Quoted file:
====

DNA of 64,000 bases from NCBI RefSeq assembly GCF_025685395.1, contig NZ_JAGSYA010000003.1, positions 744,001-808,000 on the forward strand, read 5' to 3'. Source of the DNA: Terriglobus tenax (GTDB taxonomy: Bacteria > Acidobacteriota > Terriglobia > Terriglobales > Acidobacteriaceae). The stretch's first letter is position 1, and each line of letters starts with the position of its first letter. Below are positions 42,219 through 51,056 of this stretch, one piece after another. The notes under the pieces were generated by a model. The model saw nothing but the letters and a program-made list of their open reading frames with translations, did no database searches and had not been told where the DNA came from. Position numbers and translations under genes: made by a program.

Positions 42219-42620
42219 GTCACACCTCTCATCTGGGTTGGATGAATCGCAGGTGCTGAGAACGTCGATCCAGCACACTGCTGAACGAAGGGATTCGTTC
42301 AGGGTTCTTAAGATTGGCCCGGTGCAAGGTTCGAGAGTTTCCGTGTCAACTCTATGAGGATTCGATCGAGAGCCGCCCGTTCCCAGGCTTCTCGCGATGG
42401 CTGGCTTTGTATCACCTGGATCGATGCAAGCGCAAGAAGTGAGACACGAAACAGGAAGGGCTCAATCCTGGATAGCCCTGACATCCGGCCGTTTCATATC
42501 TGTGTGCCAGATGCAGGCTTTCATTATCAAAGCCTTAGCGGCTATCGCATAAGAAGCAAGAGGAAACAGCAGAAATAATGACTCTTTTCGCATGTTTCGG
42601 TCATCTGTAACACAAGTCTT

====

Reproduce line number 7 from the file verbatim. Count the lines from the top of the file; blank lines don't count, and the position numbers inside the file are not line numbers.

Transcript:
42601 TCATCTGTAACACAAGTCTT